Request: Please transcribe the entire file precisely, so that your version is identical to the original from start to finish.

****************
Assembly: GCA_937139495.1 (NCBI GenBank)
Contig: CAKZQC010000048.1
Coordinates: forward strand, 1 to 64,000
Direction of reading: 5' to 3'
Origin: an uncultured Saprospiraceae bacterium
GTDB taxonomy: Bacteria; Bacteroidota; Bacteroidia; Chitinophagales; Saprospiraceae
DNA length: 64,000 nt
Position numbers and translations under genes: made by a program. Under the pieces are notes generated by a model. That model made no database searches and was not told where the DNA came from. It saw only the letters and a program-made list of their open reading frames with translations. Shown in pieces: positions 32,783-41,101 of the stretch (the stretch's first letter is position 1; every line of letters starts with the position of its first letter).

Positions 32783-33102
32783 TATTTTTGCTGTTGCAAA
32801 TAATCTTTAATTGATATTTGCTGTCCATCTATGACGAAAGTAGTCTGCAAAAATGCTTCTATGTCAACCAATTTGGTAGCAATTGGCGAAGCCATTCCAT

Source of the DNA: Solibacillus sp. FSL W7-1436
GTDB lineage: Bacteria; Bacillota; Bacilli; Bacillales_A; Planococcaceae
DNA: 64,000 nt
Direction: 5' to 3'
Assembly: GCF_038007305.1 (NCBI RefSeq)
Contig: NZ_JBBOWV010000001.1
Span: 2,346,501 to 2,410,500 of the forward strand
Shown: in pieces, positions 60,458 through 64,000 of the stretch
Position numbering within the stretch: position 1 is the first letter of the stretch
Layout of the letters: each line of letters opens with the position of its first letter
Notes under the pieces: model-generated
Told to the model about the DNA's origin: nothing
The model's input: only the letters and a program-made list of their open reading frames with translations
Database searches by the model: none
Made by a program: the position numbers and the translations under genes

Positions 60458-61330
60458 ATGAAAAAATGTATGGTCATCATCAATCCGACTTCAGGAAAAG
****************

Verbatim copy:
Assembly: GCA_937139495.1 (NCBI GenBank)
Contig: CAKZQC010000048.1
Coordinates: forward strand, 1 to 64,000
Direction of reading: 5' to 3'
Origin: an uncultured Saprospiraceae bacterium
GTDB taxonomy: Bacteria; Bacteroidota; Bacteroidia; Chitinophagales; Saprospiraceae
DNA length: 64,000 nt
Position numbers and translations under genes: made by a program. Under the pieces are notes generated by a model. That model made no database searches and was not told where the DNA came from. It saw only the letters and a program-made list of their open reading frames with translations. Shown in pieces: positions 32,783-41,101 of the stretch (the stretch's first letter is position 1; every line of letters starts with the position of its first letter).

Positions 32783-33102
32783 TATTTTTGCTGTTGCAAA
32801 TAATCTTTAATTGATATTTGCTGTCCATCTATGACGAAAGTAGTCTGCAAAAATGCTTCTATGTCAACCAATTTGGTAGCAATTGGCGAAGCCATTCCAT

Source of the DNA: Solibacillus sp. FSL W7-1436
GTDB lineage: Bacteria; Bacillota; Bacilli; Bacillales_A; Planococcaceae
DNA: 64,000 nt
Direction: 5' to 3'
Assembly: GCF_038007305.1 (NCBI RefSeq)
Contig: NZ_JBBOWV010000001.1
Span: 2,346,501 to 2,410,500 of the forward strand
Shown: in pieces, positions 60,458 through 64,000 of the stretch
Position numbering within the stretch: position 1 is the first letter of the stretch
Layout of the letters: each line of letters opens with the position of its first letter
Notes under the pieces: model-generated
Told to the model about the DNA's origin: nothing
The model's input: only the letters and a program-made list of their open reading frames with translations
Database searches by the model: none
Made by a program: the position numbers and the translations under genes

Positions 60458-61330
60458 ATGAAAAAATGTATGGTCATCATCAATCCGACTTCAGGAAAAG